After studying, she was fortunate to be offered a job in a large corporation, in the Sustainability Department. In that role, she campaigned to mitigate climate change and advance social programs that would help families living in remote areas. She became a true sustainability leader, speaking all around Asia on the need to save the land and prevent environmental degradation, as well as taking care of communities and their ability to survive and thrive. Many companies followed her lead and joined the sustainability movement to drive positive change for prosperity. During this time, Suyin returned frequently to visit her family, provide them with resources and help them overcome their challenges. For example, she purchased a small farmer irrigation kit from Netafim so that they could irrigate the couple of acres they farmed and gain greater yields of fruit and vegetables with less water.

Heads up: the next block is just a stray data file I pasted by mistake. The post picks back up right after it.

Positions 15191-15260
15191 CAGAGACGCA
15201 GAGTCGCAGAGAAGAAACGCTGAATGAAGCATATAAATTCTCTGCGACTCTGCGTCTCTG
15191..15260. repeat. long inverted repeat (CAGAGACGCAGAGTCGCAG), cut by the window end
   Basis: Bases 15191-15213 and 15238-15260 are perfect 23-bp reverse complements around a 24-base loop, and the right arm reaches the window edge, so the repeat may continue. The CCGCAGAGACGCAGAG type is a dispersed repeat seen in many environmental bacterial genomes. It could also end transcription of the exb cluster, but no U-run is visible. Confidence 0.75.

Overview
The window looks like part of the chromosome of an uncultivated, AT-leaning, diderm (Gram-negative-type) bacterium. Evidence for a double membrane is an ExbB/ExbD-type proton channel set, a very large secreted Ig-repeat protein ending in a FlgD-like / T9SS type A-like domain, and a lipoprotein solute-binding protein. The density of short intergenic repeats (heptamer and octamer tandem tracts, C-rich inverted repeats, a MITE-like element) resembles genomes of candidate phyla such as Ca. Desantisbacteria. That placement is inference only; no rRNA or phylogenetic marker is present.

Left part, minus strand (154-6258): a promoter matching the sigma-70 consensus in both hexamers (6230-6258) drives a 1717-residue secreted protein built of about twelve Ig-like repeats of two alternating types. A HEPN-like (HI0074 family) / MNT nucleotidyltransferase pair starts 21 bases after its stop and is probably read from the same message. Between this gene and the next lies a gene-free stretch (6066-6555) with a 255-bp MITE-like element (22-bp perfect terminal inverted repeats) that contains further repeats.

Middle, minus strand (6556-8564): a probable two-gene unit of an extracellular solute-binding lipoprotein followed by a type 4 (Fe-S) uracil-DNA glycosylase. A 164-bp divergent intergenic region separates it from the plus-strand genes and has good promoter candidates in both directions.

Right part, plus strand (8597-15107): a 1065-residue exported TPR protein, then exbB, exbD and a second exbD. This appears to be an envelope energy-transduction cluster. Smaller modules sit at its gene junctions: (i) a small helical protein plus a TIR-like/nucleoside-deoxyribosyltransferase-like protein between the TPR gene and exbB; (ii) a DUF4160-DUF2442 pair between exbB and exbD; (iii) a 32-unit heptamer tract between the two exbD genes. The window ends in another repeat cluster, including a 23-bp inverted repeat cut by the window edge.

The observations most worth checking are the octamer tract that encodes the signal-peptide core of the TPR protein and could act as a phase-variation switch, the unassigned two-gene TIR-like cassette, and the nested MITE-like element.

In 2018, a colleague nominated Suyin in the annual listing of exceptional female sustainability leaders in the region, Asia's Top Sustainability Superwomen, an initiative of CSR Works International. Suyin was overwhelmed. She had never received such recognition for doing only what she thought was right. But will Suyin's nomination be accepted? Will Suyin shine through? How many more Sustainability Superwomen have been nominated and who will gain recognition at the Asia Sustainability Reporting Summit?

You can discover if Suyin is included in this prestigious list of Sustainability Superwomen in October in Singapore, at the Asia Sustainability Reporting Summit. Even if you don't get to meet Suyin, you will be able to engage with a host of inspiring women sustainability leaders and experts who have driven the sustainability agenda in Asia with passion and overcome challenges to ensure their voice is heard and improve life for all of us.